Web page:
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Hickok SportsThoughts

Sports historian and author Ralph Hickok of www.hickoksports.com sometimes meanders on about current happenings in sports and sometimes looks back in languor.

Thursday, April 14, 2005

The Age of Vicarious

I'm not sure if I'm a Red Sox fan or not.
But my very doubt contains the answer, right? If I don't know for sure, I'm probably not.
I live in that much overworked cliche called "Red Sox Nation," so I'm surrounded by Red Sox fans. Most of my best friends are Red Sox fans - although a few, believe it or not, actually root for the Yankees. Heck, most of my kids are Red Sox fans.
For the sake of my children and my friends, I like the Red Sox to win. I even root for them to win. I guess that makes me a kind of vicarious fan. (Could this be the Yawning of the Age of Vicarious in Red Sox Nation?)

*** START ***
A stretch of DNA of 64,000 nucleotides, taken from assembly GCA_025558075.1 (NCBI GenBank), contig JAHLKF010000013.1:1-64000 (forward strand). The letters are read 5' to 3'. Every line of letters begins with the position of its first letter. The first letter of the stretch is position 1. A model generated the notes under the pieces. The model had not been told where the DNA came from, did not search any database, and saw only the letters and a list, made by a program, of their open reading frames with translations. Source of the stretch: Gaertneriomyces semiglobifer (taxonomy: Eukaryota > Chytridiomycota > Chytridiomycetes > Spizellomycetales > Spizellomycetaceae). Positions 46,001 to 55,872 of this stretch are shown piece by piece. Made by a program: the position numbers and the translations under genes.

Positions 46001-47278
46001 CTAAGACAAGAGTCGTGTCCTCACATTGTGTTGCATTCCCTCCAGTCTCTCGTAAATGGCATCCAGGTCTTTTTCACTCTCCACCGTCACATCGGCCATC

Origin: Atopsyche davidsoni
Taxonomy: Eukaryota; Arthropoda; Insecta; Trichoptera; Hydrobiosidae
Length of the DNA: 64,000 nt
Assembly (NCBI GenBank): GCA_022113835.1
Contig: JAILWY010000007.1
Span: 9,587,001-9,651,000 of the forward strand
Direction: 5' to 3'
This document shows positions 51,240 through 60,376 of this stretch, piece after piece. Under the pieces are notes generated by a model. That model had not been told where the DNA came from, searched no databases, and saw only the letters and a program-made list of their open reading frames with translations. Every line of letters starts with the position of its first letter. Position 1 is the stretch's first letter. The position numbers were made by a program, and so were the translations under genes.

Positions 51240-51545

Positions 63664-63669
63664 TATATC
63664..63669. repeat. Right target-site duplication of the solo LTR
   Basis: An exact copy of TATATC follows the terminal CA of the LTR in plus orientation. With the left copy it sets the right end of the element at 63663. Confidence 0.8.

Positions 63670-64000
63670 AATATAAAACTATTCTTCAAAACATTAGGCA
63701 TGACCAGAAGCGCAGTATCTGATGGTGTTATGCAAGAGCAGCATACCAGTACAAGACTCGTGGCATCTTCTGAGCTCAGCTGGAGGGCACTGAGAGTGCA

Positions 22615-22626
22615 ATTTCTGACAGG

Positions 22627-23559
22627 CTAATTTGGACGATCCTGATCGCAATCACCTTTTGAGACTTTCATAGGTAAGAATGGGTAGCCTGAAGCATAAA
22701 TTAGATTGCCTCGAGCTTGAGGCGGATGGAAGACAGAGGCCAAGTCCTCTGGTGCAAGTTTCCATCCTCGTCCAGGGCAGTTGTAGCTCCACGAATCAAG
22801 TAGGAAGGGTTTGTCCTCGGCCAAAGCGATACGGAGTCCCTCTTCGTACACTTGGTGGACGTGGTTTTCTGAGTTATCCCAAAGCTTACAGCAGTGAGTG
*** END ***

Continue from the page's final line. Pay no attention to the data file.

I was vicariously jubilant when the Sox came back to beat the Yankees in the ALCS last year. The World Series sweep of St. Louis was almost anti-climactic, but I was still vicariously happy about that.
In fact, I was beginning to think maybe I was a real Red Sox fan.
Then the new season arrived, with disillusion fast on its heels. I realized I'm just not manic-depressive enough to qualify as a true fan.
Sorry, not supposed to say that anymore. Make it, I don't possess sufficient bipolarity to be a true Red Sox fan.
After two games, both losses to the Yankees, the true fans were saying, "Same old Red Sox. No pitching, can't hit with men on." (Yes, I heard that, and variations, from several fans.)
After two more games, wins over the Yankees and the Bluejays, it was pretty clear to all true Red Sox fans that their team was headed toward its second straight world championship.
So I guess I can't be a real Red Sox fan. I've never liked rollercoasters.